For years while German luxury-car makers were heavily committed to diesel engines, Lexus instead relied on hybrids to improve efficiency. After the Volkswagen emissions scandal put all diesels—even the majority that were not gaming the tailpipe tests—under a dark cloud, the German automakers jumped onto the EV bandwagon in an attempt to atone for their real and imagined sins. The resulting regulatory and competitive pressures have created an inexorable push for EVs, and Lexus could no longer hold out. So, at a time when most German luxury brands have already introduced three or four EV models, Lexus is releasing its first, the RZ450e.
The new entry is a crossover that's sized between the familiar Lexus NX and RX models, the brand's two top sellers in America. The RZ is built on a new platform called e-TNGA, which is also shared with its Toyota bZ4X sister ship and the closely related Subaru Solterra, both of which are just going on sale. Though the RZ is about three inches shorter in length than the RX, its 112.2-inch wheelbase is two and half inches longer, designed to enhance interior space. The RZ is also about three inches lower than its larger Lexus sibling.
The powertrain, similar to the one in the bZ4X, uses separate electric motors for the front and rear axles. However, in place of the twin 107-hp motors in the all-wheel-drive Toyota, the AWD-only Lexus drives its front wheels with the 201-hp motor from the front-drive bZ4X, making for a total of 308 horsepower, 94-hp advantage over the dual-motor bZ4X.
A 65.6-kWh liquid-cooled battery, which uses lithium-ion prismatic cells produced by a joint venture between Panasonic and Toyota, resides in a roughly six-inch-thick pack under the RZ's passenger compartment. This is not a huge battery capacity in the current market, no more than the bZ4X, and Lexus is estimating a range of only 200 to 225 miles, depending on wheel size.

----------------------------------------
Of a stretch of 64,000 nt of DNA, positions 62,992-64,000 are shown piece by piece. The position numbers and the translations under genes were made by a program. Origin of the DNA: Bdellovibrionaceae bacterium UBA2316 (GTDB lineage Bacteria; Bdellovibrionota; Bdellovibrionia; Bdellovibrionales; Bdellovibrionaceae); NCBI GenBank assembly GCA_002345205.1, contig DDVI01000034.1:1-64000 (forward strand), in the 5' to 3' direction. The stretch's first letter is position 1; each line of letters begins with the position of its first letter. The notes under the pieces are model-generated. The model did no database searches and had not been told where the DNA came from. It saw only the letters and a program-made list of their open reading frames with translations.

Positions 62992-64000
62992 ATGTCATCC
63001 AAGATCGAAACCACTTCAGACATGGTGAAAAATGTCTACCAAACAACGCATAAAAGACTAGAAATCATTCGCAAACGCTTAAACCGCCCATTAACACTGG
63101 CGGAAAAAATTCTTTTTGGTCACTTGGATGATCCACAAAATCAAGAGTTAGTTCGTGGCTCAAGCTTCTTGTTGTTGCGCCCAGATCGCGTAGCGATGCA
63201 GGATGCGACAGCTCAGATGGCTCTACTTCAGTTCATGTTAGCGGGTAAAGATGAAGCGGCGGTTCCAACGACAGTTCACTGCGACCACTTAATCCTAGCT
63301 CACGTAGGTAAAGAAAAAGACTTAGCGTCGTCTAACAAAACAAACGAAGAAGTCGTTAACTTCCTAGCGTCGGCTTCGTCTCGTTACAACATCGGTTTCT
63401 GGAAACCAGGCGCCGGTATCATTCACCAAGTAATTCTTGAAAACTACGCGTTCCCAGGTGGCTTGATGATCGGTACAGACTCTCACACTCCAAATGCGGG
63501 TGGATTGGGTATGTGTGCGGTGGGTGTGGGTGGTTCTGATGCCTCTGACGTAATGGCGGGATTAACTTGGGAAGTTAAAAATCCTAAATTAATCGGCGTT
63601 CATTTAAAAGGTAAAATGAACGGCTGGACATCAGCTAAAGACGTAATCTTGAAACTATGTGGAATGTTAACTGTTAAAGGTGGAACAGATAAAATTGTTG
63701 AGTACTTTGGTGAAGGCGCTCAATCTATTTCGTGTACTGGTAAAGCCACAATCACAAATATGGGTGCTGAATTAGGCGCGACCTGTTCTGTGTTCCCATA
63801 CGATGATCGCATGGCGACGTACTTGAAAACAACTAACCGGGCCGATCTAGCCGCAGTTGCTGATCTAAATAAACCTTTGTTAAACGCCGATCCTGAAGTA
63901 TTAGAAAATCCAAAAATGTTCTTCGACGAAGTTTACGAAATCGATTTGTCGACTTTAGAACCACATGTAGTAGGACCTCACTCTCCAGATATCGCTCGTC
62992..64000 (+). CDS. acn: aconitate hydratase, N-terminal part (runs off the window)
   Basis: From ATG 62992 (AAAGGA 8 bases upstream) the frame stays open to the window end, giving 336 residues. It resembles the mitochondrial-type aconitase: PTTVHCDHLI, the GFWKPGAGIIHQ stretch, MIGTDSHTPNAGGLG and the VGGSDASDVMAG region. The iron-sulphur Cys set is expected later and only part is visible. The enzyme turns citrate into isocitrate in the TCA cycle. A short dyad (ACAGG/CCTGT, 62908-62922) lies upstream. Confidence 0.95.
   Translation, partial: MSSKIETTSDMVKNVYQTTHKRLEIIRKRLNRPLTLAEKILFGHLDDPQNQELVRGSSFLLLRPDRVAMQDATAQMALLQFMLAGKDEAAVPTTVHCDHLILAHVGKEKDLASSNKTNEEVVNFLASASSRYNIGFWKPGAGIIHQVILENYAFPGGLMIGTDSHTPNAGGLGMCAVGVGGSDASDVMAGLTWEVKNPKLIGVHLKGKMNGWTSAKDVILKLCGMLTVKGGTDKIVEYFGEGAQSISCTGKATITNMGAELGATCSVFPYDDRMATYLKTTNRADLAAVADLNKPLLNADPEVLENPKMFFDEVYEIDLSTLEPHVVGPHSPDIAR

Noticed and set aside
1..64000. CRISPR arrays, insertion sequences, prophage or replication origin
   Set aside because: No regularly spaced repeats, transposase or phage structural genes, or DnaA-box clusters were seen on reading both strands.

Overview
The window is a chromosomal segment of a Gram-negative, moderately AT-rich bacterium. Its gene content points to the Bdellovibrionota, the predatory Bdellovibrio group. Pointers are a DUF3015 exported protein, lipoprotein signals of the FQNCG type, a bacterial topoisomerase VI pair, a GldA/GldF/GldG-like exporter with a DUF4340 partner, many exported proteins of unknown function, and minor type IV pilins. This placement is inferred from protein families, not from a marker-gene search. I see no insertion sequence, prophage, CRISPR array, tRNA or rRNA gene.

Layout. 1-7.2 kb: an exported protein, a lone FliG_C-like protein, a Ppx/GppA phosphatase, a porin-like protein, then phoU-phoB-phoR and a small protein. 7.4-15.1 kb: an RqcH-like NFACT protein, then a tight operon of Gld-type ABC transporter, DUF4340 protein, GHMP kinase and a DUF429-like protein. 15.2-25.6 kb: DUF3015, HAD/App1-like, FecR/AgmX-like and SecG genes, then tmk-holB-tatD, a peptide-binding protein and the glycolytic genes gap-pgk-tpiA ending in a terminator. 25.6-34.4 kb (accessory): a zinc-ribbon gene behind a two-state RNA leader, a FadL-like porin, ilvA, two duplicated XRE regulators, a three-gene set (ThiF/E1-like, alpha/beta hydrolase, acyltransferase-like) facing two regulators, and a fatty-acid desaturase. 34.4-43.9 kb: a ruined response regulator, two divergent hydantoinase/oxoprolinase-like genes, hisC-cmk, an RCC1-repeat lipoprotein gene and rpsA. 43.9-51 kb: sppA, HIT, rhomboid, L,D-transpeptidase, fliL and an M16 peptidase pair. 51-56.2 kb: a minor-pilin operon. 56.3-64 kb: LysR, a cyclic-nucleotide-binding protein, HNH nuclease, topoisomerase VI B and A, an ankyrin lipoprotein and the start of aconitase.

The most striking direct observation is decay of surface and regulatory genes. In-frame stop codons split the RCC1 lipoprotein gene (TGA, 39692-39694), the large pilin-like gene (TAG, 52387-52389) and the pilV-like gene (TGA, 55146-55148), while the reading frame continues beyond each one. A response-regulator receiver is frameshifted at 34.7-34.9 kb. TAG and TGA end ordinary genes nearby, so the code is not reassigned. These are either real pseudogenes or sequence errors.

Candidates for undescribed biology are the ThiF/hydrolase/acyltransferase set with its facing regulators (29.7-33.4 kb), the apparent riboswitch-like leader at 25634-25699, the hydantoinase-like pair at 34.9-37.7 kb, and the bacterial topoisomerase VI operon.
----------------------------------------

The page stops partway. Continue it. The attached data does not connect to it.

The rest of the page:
Takashi Watanabe, the RZ's chief engineer, says this battery size was a conscious choice, designed to limit weight and maximize electrical efficiency. According to him, tests indicate that the RZ gets 15 to 20 percent more mileage per kWh than its competitors—a worthwhile goal, though perhaps not at the expense of range. We're eager to test that claim.
Lexus provided no charging times for the RZ, but it can take only a maximum of 150 kW on a DC charger, so it won't be high on the fast-charging leaderboard. And the onboard charger is rated at just 6.6 kW, less than the current norm of about 10 to 11 kW, so a Level 2 full charge will likely require roughly 11 hours.
Watanabe seems unconcerned with such modest stats, insisting that the RZ will deliver a good compromise between range, efficiency, and performance. Speaking of which, Lexus offered no predictions about acceleration, but we would expect times to 60 mph in the mid-five-second area.
Instead of using of cutting-edge electrical infrastructure, the RZ seems more focused on new features, the key one being the available drive-by-wire steering, which uses a yoke-type steering wheel. A highly variable ratio is so quick at low speeds that only 300 degrees of rotation—less than one turn lock-to-lock—provides full travel. This is possible because there is no mechanical connection between the electrically powered steering rack and the steering yoke. (Originally dubbed One Motion Grip, this setup will be renamed, as the folks at U.S. headquarters concluded that OMG steering was not the best name in the States.)